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Paying It Forward: Attempts to Increase Tax Compliance in Italy

November 05, 2015

They say the only guarantees in life are death and taxes, but along the Mediterranean, even the taxes seem optional. For Italy in particular, low tax payment rates represent a significant problem. In the face of a struggling economy, growing public debt, and government instability, it has become increasingly difficult for the government to collect revenue and pay for public services.

The problem can trace itself back a ways. Since the Berlusconi administration, Italian tax revenues have fallen dramatically, in large part due to non-payment. This is not a problem endemic to a specific subset of the population either, with everyone from doctors to taxi drivers complicit in the problem.

The Italian government has been at a loss about how to confront the problem. Prime Minister Matteo Renzi has made government reform the basis of his administration.[1] This includes a bevy of tasks, not the least of which includes restoring faith in the government, and in this case it is a significant to note that Renzi himself has never served in Parliament. Renzi’s agenda is crucial step toward revitalizing government revenues — lack of faith in the government has proven a critical factor in the unwillingness of workers to pay taxes.

Italian President Matteo Renzi 
Italian President Matteo Renzi 
(Source: Reuters)

The Root of the Problem

Solutions to the problem will not come from Italy alone. Instead, a number of outside groups have begun working to resolve this issue – including Penn professor Diana Mutz. Mutz, a professor of both communications and political science, spent a week in mid-October as an advisor at the European University Institute in Florence, working with scholars to find ways to pin down the causes of non-compliance and the means to correct it.

According to Mutz, trust in government is the linchpin of the problem, “People have even lower levels of trust in government in Italy, so the problem really is that they don’t want to give money to the government, because they think government is going to waste it. And there’s some truth to that.”

To some degree, non-compliance occurs out of a self-perpetuating cycle. People blame ineffectual government, the government then cannot provide necessary resources, thus becoming ineffectual, and the process repeats itself. To focus on this cycle is a losing battle. “It’s one of these negative spirals that it’s hard to know how to stop, because people cheat the government of taxes, and the government is also cheating people of some of the resources that would come from that,” Mutz commented. “So pointing fingers isn’t nearly as helpful as figuring out what you can do to generate a spiral in the other direction.”

Current Efforts

 Scholars at the EUI, along with Mutz, have looked at a number of means of resolving the issue. One consideration is auditing more citizens. This alone, however, may not be the driver of higher compliance. As Mutz points out, the U.S. has a relatively high level of tax compliance, yet audits relatively few people.

A growing method of evaluating public policy has been through the use of field experiments. In the U.K., and more recently, the U.S., governments have begun dabbling in field experimentation to test out the success of various policies before implementing them on a wider scale.[2] Italy is now considering this as well, toying with changing forms to emphasize the negative effects of non-payment and conducting survey research on what colors the people’s faith in government. “We know that Italians have very low levels of tax compliance…being able to take care of the infrastructure of the country requires that they collect more of what is actually owed and they know their level of compliance is low,” Mutz said. “What they don’t know is why, and thus, what they can do about it to change it.”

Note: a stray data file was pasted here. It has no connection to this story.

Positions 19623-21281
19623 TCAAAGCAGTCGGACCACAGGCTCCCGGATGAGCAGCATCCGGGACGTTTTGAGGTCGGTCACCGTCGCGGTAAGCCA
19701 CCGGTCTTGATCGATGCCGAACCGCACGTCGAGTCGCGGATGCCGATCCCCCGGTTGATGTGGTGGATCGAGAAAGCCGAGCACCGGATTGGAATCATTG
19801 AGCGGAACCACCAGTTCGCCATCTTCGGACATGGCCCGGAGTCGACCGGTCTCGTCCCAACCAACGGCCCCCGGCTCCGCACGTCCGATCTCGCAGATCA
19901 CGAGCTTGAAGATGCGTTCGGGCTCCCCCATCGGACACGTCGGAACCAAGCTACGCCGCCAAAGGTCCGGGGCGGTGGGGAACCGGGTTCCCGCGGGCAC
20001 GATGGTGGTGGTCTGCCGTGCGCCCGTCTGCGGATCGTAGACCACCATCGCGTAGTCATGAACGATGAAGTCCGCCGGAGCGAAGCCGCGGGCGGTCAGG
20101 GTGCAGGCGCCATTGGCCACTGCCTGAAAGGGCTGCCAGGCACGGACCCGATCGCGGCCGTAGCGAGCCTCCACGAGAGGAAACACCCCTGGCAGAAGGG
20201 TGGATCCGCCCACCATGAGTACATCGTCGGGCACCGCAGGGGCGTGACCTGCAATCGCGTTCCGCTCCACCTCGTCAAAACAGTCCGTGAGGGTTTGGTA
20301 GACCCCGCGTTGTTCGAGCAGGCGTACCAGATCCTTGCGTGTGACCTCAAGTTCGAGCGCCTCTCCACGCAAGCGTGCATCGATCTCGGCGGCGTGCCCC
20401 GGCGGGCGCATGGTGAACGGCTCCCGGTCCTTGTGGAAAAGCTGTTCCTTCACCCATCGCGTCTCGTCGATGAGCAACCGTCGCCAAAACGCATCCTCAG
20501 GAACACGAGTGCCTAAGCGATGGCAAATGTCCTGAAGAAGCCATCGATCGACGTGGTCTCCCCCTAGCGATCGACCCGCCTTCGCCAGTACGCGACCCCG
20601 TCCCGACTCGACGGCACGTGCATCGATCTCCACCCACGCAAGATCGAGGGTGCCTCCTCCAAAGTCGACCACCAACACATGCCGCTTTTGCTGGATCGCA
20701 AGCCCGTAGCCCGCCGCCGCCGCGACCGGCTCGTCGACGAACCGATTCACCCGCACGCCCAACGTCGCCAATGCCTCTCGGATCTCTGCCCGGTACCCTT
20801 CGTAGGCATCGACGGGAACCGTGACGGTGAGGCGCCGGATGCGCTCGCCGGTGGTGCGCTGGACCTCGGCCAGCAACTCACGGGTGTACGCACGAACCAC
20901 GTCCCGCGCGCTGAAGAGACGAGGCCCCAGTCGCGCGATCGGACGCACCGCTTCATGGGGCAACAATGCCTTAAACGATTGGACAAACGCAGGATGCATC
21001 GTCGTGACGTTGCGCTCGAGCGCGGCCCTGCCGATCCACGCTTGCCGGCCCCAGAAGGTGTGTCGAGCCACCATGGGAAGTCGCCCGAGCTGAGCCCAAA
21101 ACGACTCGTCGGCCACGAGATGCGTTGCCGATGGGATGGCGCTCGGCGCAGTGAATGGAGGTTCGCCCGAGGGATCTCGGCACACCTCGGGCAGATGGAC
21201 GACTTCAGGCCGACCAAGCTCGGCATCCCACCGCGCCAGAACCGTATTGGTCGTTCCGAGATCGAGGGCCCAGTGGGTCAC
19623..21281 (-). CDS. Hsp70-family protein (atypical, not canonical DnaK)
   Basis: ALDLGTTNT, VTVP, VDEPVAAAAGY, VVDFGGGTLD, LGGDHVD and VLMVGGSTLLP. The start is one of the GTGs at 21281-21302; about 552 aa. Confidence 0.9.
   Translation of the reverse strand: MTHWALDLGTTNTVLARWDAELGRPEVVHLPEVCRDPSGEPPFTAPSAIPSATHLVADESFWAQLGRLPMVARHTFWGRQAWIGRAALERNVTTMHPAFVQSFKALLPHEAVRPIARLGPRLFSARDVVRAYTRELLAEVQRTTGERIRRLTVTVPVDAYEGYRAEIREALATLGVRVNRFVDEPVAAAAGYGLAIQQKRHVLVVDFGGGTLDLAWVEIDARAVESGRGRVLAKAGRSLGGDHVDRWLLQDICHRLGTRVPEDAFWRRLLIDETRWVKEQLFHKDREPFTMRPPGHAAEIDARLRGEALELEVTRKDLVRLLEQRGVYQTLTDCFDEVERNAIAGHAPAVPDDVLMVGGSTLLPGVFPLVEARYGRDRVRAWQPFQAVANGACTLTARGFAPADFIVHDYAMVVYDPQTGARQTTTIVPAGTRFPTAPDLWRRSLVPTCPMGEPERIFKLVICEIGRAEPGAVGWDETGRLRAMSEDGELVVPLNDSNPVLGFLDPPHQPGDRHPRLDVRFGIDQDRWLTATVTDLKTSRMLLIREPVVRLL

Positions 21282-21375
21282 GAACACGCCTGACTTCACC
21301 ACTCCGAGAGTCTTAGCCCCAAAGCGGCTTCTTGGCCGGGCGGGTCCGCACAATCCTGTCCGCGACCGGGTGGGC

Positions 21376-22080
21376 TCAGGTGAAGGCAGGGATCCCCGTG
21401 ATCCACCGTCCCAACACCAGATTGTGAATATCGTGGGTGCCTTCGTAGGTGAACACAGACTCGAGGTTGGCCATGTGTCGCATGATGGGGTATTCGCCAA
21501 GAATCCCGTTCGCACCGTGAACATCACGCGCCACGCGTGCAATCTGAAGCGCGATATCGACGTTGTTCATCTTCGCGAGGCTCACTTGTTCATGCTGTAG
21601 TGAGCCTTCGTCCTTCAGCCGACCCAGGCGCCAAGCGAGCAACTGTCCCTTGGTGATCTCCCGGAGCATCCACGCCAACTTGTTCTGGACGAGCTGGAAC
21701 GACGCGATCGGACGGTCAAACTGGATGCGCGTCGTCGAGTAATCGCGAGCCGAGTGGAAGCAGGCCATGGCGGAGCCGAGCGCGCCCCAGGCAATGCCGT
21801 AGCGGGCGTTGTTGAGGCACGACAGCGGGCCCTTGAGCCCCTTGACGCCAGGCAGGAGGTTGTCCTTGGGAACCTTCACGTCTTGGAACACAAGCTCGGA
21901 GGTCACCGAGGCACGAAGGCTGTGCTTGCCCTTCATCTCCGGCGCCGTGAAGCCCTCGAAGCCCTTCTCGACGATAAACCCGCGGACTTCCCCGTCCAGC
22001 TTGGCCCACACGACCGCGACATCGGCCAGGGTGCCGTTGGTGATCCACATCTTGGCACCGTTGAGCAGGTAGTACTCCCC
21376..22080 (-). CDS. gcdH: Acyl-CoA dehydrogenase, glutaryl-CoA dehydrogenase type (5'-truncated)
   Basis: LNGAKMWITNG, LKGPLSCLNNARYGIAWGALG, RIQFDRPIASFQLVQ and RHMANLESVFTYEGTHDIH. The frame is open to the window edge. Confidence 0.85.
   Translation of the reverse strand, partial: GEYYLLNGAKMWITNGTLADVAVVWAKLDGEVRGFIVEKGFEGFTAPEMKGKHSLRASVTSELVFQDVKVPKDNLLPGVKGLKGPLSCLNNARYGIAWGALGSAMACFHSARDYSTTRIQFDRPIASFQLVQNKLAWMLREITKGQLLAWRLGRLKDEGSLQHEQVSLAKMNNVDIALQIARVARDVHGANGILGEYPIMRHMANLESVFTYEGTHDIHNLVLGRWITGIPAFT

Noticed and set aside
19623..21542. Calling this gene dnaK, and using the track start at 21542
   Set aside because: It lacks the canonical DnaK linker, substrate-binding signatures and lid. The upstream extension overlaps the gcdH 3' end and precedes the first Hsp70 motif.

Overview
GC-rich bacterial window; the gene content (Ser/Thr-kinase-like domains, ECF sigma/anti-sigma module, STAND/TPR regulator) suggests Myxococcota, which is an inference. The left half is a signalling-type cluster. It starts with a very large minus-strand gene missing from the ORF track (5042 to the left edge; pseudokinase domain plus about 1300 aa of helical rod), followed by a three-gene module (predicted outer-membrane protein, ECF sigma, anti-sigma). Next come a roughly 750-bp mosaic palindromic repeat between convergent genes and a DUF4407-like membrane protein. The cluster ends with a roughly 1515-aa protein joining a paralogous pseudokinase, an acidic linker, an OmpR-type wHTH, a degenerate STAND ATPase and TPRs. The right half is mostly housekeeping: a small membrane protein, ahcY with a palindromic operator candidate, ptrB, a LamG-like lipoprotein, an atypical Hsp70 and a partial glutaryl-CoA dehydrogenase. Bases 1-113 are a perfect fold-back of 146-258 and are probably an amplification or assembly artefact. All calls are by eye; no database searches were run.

One of the current problems with present studies in Italy, according to Mutz, is that the research has either failed to include a control group or has consisted largely of non-representative samples of college students. There is also the added struggle of non-documentation. “You can’t get a taxi driver to give you a receipt if you pay by credit card because they don’t want the income being reported, they don’t want to pay taxes on it,” Mutz noted. “Interestingly, the occupation that is known to cheat on their taxes more than any other [is] doctors.

“So if you go to a doctor, ‘Here’s how much you owe paying by credit card’, it’s much cheaper if you pay by cash, because then the doctor doesn’t have to pay taxes on the income.”

Moving Forward

The key, according to Mutz, is re-establishing a social norm around tax compliance. “Social norms, we know, can be very motivating to people,” she explained. “We can tell people that most people like them are, in fact, paying most of their taxes…so forth, that will change the likelihood that they will [too].”

A lot of the research being done through the EUI is in its early stages. Not only will field experiments be implemented to try to nail down the causes of non-compliance, but also how to rectify it. Italy is looking to a trendy, new approach, integrating academic research and public policy. The Italian people have looked in vain to politicians to resolve the country’s problems. They are now giving a voice instead to the academics.

If the academics have their way, the Italian people can consider taxes a guarantee again.


References:

  [1] Dinmore, Guy. “Matteo Renzi intalled as leader of Italy’s new government.” 

  [2] Sunstein, Cass. “Making Government Logical.”

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